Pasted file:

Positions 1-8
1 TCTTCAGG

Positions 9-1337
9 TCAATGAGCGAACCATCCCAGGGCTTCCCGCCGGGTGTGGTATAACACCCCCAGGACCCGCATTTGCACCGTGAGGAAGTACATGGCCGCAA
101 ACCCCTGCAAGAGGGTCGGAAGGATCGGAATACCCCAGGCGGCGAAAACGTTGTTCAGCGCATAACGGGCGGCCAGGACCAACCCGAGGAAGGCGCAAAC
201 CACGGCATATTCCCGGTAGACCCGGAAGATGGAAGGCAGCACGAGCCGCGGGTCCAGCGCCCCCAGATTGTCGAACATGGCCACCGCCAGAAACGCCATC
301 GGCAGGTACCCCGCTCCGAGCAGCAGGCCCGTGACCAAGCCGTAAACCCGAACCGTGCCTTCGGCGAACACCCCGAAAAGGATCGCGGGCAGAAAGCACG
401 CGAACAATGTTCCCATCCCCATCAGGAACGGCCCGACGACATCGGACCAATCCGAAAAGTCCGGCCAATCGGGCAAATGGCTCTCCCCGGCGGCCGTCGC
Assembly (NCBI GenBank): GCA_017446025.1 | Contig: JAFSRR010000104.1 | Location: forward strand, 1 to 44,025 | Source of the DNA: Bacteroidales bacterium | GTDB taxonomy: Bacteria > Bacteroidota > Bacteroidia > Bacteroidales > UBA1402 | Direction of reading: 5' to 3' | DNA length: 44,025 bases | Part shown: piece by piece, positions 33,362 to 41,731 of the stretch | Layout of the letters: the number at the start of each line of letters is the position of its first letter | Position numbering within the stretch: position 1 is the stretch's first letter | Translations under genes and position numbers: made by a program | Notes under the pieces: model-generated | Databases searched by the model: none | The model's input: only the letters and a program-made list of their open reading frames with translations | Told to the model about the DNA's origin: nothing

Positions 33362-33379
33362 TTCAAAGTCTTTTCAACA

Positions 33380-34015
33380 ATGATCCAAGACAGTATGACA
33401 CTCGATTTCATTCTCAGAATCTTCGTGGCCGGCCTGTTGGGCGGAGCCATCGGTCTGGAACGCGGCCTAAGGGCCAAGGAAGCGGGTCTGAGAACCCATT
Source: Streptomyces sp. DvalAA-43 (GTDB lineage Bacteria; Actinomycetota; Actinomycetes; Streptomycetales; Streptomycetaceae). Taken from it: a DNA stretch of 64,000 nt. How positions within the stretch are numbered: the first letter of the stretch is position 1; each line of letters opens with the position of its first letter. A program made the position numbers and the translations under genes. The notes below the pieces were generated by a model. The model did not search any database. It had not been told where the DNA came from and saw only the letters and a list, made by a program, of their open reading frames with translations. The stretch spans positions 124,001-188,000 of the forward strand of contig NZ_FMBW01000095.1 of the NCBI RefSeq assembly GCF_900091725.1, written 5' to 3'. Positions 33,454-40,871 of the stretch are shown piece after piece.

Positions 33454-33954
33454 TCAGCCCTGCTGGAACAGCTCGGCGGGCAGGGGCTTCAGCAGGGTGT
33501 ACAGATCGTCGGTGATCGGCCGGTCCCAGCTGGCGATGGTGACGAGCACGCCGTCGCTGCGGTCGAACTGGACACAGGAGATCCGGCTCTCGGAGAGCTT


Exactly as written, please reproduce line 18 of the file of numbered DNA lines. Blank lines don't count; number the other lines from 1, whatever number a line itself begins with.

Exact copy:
33501 ACAGATCGTCGGTGATCGGCCGGTCCCAGCTGGCGATGGTGACGAGCACGCCGTCGCTGCGGTCGAACTGGACACAGGAGATCCGGCTCTCGGAGAGCTT